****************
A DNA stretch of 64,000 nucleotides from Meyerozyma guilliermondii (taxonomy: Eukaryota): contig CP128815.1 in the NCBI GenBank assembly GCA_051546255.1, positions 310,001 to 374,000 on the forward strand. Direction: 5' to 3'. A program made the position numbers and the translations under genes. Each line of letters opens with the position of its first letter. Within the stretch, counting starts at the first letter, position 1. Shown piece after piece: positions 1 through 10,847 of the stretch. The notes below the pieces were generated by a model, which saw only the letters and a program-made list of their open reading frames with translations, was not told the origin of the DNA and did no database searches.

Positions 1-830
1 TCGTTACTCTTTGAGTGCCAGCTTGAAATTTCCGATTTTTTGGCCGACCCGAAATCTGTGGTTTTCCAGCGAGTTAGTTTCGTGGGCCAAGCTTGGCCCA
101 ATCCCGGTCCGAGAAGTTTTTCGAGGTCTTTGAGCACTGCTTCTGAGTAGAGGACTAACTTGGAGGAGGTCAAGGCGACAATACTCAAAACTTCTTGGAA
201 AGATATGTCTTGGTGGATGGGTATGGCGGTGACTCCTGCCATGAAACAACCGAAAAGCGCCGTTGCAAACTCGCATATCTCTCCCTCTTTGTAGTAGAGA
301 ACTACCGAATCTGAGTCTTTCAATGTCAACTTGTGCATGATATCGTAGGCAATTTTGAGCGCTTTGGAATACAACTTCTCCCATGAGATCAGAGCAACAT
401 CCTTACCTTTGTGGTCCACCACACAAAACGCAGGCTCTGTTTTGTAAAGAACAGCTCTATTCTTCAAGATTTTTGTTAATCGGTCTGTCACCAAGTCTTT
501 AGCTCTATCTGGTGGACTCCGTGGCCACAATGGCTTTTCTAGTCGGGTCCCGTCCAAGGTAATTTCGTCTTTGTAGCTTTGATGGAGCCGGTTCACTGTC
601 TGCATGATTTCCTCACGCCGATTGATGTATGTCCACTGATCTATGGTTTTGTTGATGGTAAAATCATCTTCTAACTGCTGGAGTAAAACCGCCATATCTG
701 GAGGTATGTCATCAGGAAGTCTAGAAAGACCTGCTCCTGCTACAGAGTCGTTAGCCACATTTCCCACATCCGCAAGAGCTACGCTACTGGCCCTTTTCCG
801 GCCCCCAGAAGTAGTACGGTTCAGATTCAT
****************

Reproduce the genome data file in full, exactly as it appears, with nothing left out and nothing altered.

A DNA stretch of 64,000 nucleotides from Meyerozyma guilliermondii (taxonomy: Eukaryota): contig CP128815.1 in the NCBI GenBank assembly GCA_051546255.1, positions 310,001 to 374,000 on the forward strand. Direction: 5' to 3'. A program made the position numbers and the translations under genes. Each line of letters opens with the position of its first letter. Within the stretch, counting starts at the first letter, position 1. Shown piece after piece: positions 1 through 10,847 of the stretch. The notes below the pieces were generated by a model, which saw only the letters and a program-made list of their open reading frames with translations, was not told the origin of the DNA and did no database searches.

Positions 1-830
1 TCGTTACTCTTTGAGTGCCAGCTTGAAATTTCCGATTTTTTGGCCGACCCGAAATCTGTGGTTTTCCAGCGAGTTAGTTTCGTGGGCCAAGCTTGGCCCA
101 ATCCCGGTCCGAGAAGTTTTTCGAGGTCTTTGAGCACTGCTTCTGAGTAGAGGACTAACTTGGAGGAGGTCAAGGCGACAATACTCAAAACTTCTTGGAA
201 AGATATGTCTTGGTGGATGGGTATGGCGGTGACTCCTGCCATGAAACAACCGAAAAGCGCCGTTGCAAACTCGCATATCTCTCCCTCTTTGTAGTAGAGA
301 ACTACCGAATCTGAGTCTTTCAATGTCAACTTGTGCATGATATCGTAGGCAATTTTGAGCGCTTTGGAATACAACTTCTCCCATGAGATCAGAGCAACAT
401 CCTTACCTTTGTGGTCCACCACACAAAACGCAGGCTCTGTTTTGTAAAGAACAGCTCTATTCTTCAAGATTTTTGTTAATCGGTCTGTCACCAAGTCTTT
501 AGCTCTATCTGGTGGACTCCGTGGCCACAATGGCTTTTCTAGTCGGGTCCCGTCCAAGGTAATTTCGTCTTTGTAGCTTTGATGGAGCCGGTTCACTGTC
601 TGCATGATTTCCTCACGCCGATTGATGTATGTCCACTGATCTATGGTTTTGTTGATGGTAAAATCATCTTCTAACTGCTGGAGTAAAACCGCCATATCTG
701 GAGGTATGTCATCAGGAAGTCTAGAAAGACCTGCTCCTGCTACAGAGTCGTTAGCCACATTTCCCACATCCGCAAGAGCTACGCTACTGGCCCTTTTCCG
801 GCCCCCAGAAGTAGTACGGTTCAGATTCAT